Wednesday, June 24, 2015

My father decries anti-Semitism and touts the scientific method -- meanwhile the Heimlich Institute partners with high-profile "Christ-centered" scouting group that bars Jews from leadership positions and promotes Creationism

Via an item about AHG's annual convention this week in Anderson, Indiana, today through Saturday

Per my June 12 item, I filed a handful of complaints with government and private organizations against the Cincinnati-based American Heritage Girls, a self-described "Christ-centered" alternative to the Girl Scouts of America.

My gripe?

In association with Cincinnati's Heimlich Heroes first aid training program, AHG is apparently teaching thousands of girls around the country to perform abdominal thrusts (the Heimlich maneuver) to revive unconscious choking victims.

The treatment is reportedly is not approved by the American Red Cross and the American Heart Association and apparently has never been researched.

In other words, Heimlich Heroes and AHG are apparently circulating an experimental medical treatment.


Dunno. I've sent multiple courteous inquiries to both organizations, but I've never gotten an answer to that question.

What happens if someone gets hurt as a result?

Dunno. Ask their attorneys.

But here's something I do know.

Follow the Heimlich Institute's activities and you're likely to turn up unexpected, often-newsworthy information.

For example, Heimlich's Maneuver's, my father's autobiography published last year by Prometheus Books, has a chapter called "Anti-Semitism" that includes:
(Our community experienced) prejudice that was common in the 1930s. Specifically, prejudice against Jews. In school, Jewish children were sidelined. The principal read Christian prayers during assembly. And in December, many school activities were given a Christmas theme. (We Jews quietly resisted, however. When the class sang Christmas carols, we substituted the name “Moses” for Christ and “Chanukah” for Christmas.)

When I was in my young teens, my mother asked if I would prefer to use a middle name other than Judah. I believe she was attempting to protect me from the harm that might have come from having a Jewish-sounding name. In those days, Jews were denied work and acceptance into college simply because of their faith. I followed my mother’s advice when I was in high school and changed my middle name to “Jay.” (About twenty years ago, I went back to my original name. Today I proudly call myself Henry Judah Heimlich.)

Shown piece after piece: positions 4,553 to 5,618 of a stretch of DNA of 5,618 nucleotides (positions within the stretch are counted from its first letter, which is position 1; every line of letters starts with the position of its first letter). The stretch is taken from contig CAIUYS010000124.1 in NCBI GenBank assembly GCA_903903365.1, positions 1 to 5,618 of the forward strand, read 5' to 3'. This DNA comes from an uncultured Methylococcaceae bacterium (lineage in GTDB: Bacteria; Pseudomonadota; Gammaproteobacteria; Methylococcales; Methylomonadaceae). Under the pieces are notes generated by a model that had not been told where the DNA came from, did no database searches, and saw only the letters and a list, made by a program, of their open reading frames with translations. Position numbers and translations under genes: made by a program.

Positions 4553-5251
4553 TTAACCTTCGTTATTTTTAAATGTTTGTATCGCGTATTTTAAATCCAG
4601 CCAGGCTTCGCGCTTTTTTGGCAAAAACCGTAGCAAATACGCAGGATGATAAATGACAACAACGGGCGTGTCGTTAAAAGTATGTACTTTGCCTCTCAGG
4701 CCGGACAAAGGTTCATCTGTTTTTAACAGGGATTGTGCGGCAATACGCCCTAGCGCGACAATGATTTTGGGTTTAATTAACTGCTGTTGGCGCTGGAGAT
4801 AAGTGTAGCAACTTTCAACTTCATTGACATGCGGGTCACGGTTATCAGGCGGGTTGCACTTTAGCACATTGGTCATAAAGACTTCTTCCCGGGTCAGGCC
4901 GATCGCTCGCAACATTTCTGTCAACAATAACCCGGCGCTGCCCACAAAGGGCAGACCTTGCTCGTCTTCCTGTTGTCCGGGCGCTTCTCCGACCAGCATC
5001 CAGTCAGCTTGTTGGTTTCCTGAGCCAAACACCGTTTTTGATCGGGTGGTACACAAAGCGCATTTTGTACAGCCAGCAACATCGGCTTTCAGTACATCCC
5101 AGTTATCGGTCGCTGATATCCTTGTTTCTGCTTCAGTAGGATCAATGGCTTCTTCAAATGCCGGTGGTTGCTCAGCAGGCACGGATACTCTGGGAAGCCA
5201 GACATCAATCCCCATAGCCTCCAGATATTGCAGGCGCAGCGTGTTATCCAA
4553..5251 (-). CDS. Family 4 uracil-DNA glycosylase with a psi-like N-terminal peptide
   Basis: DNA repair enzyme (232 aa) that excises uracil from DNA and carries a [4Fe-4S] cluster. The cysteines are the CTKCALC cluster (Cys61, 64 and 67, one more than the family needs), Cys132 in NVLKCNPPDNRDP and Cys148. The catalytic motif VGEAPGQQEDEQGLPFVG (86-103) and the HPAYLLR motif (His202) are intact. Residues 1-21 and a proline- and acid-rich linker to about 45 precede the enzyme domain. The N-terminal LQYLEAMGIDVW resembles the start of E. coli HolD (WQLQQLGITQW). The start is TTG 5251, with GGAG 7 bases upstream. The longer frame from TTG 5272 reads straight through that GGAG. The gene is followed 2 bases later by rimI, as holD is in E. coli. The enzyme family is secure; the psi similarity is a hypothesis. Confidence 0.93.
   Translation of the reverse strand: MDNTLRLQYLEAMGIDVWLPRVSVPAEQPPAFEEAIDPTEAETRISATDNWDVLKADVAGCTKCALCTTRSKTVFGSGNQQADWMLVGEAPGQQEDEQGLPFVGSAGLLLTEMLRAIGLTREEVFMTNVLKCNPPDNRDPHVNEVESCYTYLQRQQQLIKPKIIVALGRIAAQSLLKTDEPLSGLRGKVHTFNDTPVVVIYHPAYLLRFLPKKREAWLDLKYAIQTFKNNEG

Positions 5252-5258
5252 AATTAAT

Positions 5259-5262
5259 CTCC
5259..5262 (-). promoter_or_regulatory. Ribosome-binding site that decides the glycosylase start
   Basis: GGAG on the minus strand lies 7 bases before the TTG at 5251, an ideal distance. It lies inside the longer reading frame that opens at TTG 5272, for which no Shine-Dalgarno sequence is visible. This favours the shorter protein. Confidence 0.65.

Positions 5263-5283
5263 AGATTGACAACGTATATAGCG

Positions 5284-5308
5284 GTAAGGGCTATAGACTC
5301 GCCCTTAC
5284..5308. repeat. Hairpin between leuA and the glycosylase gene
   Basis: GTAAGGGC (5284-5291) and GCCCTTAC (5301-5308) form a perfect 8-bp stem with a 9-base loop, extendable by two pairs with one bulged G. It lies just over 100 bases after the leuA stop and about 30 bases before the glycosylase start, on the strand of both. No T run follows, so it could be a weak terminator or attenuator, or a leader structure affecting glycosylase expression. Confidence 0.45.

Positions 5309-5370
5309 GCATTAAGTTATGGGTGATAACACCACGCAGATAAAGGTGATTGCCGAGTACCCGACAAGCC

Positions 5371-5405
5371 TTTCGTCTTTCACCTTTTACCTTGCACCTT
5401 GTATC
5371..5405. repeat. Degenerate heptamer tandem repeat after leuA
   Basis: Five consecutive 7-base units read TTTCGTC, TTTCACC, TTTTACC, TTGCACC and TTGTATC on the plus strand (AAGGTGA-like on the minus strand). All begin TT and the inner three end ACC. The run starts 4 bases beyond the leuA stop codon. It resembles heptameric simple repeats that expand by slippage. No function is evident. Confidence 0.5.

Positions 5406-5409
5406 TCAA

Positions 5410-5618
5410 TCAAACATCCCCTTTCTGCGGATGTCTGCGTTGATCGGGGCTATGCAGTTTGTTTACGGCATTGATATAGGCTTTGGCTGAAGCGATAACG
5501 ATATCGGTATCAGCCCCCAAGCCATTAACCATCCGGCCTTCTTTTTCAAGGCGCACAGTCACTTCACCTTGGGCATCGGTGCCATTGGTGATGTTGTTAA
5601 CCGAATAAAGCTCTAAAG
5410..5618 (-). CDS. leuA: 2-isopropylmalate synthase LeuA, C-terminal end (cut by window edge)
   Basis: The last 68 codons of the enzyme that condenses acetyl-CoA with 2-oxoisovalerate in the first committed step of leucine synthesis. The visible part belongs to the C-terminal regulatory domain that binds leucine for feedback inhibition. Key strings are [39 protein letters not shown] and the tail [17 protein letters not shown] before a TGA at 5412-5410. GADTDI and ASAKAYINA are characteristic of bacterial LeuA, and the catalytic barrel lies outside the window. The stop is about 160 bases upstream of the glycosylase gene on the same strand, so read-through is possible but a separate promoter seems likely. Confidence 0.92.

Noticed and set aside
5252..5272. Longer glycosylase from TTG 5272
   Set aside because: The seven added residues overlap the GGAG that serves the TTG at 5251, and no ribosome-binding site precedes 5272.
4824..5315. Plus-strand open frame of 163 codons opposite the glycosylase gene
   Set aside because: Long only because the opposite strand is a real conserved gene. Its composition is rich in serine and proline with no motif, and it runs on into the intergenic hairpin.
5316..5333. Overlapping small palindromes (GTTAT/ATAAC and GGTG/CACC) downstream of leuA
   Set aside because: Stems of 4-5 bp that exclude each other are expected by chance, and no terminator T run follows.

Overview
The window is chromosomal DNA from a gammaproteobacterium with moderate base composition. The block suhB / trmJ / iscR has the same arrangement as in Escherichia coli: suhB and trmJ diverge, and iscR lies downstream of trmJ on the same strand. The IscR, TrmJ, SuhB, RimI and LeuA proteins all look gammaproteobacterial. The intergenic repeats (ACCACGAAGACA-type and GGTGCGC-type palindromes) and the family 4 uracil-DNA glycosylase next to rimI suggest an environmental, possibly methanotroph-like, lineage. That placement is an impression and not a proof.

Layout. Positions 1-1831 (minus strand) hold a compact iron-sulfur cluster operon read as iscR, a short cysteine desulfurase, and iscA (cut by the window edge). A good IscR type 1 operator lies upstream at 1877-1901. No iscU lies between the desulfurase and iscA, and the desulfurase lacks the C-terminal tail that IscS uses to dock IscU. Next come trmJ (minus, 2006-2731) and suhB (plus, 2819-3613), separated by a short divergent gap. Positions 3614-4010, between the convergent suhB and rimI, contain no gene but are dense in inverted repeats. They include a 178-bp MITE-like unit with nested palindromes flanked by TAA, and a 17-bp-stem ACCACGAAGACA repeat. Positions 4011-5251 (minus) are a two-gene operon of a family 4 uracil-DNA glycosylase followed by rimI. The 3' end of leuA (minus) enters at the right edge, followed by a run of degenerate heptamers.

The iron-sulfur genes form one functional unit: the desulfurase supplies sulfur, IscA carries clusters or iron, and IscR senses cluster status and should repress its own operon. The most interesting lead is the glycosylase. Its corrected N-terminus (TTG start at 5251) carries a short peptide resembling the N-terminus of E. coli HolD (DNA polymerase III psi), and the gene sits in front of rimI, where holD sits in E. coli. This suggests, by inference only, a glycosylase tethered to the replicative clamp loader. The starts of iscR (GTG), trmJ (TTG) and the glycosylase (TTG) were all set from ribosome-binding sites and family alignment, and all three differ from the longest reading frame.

...(It) was rare when I spent time with non-Jews and was not made to feel self-conscious about my religion.
And via Four questions with Dr. Henry Heimlich by staff reporter Barrett Brunsman, Cincinnati Business Courier, February 11, 2014:
BB: Your book notes that you encountered anti-Semitism in college and during your career. Was it significant that the Cincinnati hospital was Jewish?

HJH: It was significant in that Jewish doctors were not taken into non-Jewish hospitals in those days. That's the only place I could possibly be -- in a Jewish hospital. Those days are gone forever, I'm pleased to say.
Discrimination against Jews may have diminished in the medical profession, but it's proudly practiced by the Heimlich Institute's partner organization -- yes -- the American Heritage Girls.

Based on their "statement of faith," any woman who doesn't fit this description is barred from holding leadership positions in the organization.


Dedication page of Heimlich's Maneuvers

That means my mother -- daughter of dance studio mogul Moses Teichman, better known as Arthur Murray -- and my aunt Cele would not have been permitted to lead an AHG troop.


Same goes for my sisters Elisabeth Heimlich of Cincinnati and Janet Heimlich of Austin, TX, who edited Heimlich's Maneuvers and authored a nonfiction book about religious extremism and founded a related nonprofit intended to prevent kids from being harmed by religious kooks.

But wait, there's more.

Arguably the most prestigious public recognition my father ever received was being awarded the Albert Lasker Award in 1984.

Via the Lasker website:
The Lasker Awards are among the most respected science prizes in the world. Since 1945, the Awards Program has recognized the contributions of scientists, physicians, and public servants who have made major advances in the understanding, diagnosis, treatment, cure, and prevention of human disease. Lasker Awards often presage future recognition by the Nobel committee, so they have become popularly known as "America's Nobels." Eighty-six Lasker laureates have received the Nobel Prize, including 44 in the last three decades.
Via Heimlich's Maneuvers:
Many people ask me how I came up with (the Heimlich maneuver)...I invented it just as I have all my other techniques and devices -- that is, through scientific research.
Via AHG's website, here's their approach to science:

Who's the knucklehead responsible for the Heimlich Institute's decision to partner with an organization that wouldn't permit members of Dr. Heimlich's own family to hold positions of authority and whose approach to science is based on the book of Genesis?

Dunno. Ask them.

Terri Huntington (who runs Heimlich Heroes) and my father at a book-signing event last year for his memoir, Heimlich's Maneuvers

FYI, I provided Terri Huntington of Heimlich Heroes and AHG founder/executive director Patti Garibay with the opportunity to comment for this item.

I haven't receive a reply from either, but if they or another representative of their organizations wish to submit a response, they can click here to e-mail me.